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The North Wind

The North Wind

The North Wind

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Caden Sierra
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Hey. My name is Caden and I'm from the Chicagoland area.  I'm currently going into my 3rd year at NMU.  I'm a multimedia production major with a double minor in journalism and criminal justice. For as...

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The North Wind is an independent student publication serving the Northern Michigan University community. It is partially funded by the Student Activity Fee. The North Wind digital paper is published daily during the fall and winter semesters except on university holidays and during exam weeks. The North Wind Board of Directors is composed of representatives of the student body, faculty, administration and area media.

Students protest against Israel-Hamas war with campus encampment
Students protest against Israel-Hamas war with campus encampment
Dallas Wiertella April 30, 2024

Confusing ‘Zone’ lacks substance

A great conspiracy film like “Chinatown” or “North by Northwest” can make you question what is capable within the realms of reality.  Since the war in Iraq began and conspiracy documentaries like “Zeitgeist” hit the Internet, it was only a matter of time until someone made a film about a corrupted government and its ability to manipulate the citizens of a nation.  “Green Zone” does exactly that.

In the American invasion of Iraq in 2003, Chief Officer Roy Miller (Damon) is in charge of hunting down weapons of mass destruction. After three missions that show no sign of WMDs, Miller begins to question the intel that has been given to him by the government’s secret source known as “Magellan.” With the help of CIA agent Martin Brown (Gleeson), Miller goes rogue in order to track down Iraqi General Al Rawi when he believes is “Magellan.” As Miller dives deeper into his search for “Magellan,” he must first outsmart corrupt government officials in order to find the WMDs.

The acting here is impacted greatly by the weak script. Damon is always a solid actor, but this is one of his weaker roles. His character is uninteresting, and Damon does nothing but yell obscenities and walk at a very fast pace for the majority of the film. Greg Kinnear plays a very weak villain. I never once felt any type of menacing quality that would make him any different than most generic bad guys. Amy Ryan plays the only female lead, but her screen time is far too limited to make an impact in the film. Brendan Gleeson is the most impressive actor in “Zone,” but his role is far too small. The supporting cast is weak, and that lack of support makes the lead actors look a lot worse than they should have.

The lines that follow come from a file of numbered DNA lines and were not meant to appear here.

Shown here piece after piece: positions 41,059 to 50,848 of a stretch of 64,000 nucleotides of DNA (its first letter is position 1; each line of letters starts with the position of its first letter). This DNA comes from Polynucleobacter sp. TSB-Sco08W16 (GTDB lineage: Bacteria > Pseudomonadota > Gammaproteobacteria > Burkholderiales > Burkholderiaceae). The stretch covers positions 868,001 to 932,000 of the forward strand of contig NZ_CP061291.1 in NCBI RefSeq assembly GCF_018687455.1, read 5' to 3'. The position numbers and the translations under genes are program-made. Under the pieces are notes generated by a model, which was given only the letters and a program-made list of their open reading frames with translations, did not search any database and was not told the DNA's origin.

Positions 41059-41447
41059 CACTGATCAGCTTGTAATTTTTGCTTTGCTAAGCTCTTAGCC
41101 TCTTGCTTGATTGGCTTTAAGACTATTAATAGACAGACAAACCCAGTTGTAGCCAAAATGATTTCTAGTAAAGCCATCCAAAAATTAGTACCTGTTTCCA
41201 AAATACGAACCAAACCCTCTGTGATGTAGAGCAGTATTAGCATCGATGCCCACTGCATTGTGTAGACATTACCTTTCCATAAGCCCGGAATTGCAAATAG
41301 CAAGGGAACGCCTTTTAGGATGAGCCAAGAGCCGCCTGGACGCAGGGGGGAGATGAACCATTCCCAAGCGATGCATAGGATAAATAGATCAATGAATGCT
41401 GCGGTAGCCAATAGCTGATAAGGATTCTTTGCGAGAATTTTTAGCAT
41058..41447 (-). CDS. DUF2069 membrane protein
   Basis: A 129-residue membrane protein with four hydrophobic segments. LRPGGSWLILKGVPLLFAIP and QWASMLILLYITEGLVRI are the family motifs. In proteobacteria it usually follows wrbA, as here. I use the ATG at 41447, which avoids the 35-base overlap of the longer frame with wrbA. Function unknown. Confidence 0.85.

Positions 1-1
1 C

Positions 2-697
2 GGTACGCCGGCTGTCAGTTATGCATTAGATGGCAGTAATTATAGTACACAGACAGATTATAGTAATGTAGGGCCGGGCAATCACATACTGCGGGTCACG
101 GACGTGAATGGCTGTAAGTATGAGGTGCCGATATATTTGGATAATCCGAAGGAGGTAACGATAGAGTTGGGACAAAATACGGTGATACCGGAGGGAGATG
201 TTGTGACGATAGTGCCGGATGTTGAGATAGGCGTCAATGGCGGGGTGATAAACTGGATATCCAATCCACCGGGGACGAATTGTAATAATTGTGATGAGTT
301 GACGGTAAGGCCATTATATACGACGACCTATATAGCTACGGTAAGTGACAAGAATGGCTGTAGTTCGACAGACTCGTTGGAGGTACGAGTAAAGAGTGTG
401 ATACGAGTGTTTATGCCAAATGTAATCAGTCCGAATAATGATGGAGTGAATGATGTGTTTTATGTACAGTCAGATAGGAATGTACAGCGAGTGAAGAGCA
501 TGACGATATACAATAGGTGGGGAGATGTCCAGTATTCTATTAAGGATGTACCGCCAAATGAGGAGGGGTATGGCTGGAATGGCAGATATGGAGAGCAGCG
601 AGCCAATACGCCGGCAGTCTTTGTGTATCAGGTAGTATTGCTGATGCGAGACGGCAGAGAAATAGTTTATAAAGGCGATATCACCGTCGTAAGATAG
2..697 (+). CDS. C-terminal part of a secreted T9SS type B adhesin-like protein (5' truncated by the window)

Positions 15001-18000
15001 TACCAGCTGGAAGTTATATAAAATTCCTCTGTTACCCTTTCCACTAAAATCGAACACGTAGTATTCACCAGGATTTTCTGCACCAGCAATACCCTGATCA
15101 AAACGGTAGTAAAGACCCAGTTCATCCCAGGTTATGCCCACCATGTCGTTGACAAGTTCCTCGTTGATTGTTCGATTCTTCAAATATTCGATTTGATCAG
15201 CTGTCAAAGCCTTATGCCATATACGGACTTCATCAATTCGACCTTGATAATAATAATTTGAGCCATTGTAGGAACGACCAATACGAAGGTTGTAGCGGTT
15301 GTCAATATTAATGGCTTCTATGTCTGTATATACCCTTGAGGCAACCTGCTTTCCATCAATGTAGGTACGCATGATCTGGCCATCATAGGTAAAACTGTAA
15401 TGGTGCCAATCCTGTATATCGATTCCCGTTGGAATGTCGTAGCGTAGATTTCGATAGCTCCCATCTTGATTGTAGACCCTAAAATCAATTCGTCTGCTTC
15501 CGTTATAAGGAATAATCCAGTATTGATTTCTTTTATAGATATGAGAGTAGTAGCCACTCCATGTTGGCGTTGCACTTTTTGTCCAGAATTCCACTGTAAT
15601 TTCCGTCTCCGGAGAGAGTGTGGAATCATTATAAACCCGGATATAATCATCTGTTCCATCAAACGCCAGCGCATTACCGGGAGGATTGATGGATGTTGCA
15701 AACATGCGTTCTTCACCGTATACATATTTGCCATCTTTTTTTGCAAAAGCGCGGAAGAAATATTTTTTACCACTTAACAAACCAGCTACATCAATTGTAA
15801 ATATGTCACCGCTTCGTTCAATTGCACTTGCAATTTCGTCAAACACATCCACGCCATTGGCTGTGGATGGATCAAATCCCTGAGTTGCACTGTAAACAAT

The plot is more confusing than it needs to be. “Zone” attempts to run at a break neck pace in some sections of story development, and it makes some points almost unbearable.  The reasoning seems to be lost in all the mayhem that occurs on screen, but when the film hits moments of action it shines. The opening sequence of Baghdad being destroyed is done perfectly, and the last action scene is very entertaining.

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Director Paul Greengrass does not live up to his potential in this film. The last two “Bourne” movies were great, but this film felt stale, and I can safely say Matt Damon was a bad choice for this film. His “Bourne” movies succeeded where “Green Zone” failed, by using a fast pace, but still having a solid flowing pace. The confusing fast-paced conspiracy aspect falls flat on its face, and the weak finale has been done in numerous other films. Also, the overuse of ambient noise in this film is unforgivable. There are numerous parts that I could not hear one word of dialogue due to loud background noises.

The score by John Powell is solid. The constant buildup of army-like beats gives this film much more tension, and the action scenes are aided by the great techno inspired sounds. The sound effects are outstanding, and they make you feel like you are very close to the action. The cinematography by Barry Ackroyd is a mixed bag. While I enjoy how the film uses numerous great shots of a war-torn Baghdad, I did not appreciate how fast the camera moved during numerous scenes. The constant cuts made me lose my place in the action, and in scenes of dialogue there is no need to constantly switch camera angles to the point where I worry about having an epileptic seizure.

Overall, this is just another modern war movie that does nothing special. I am not saying “Green Zone” does not contain some solid moments, because it certainly does, but it shoots itself in the foot with an underwhelming story. “Zone” is worth a rental, but don’t expect anything special.


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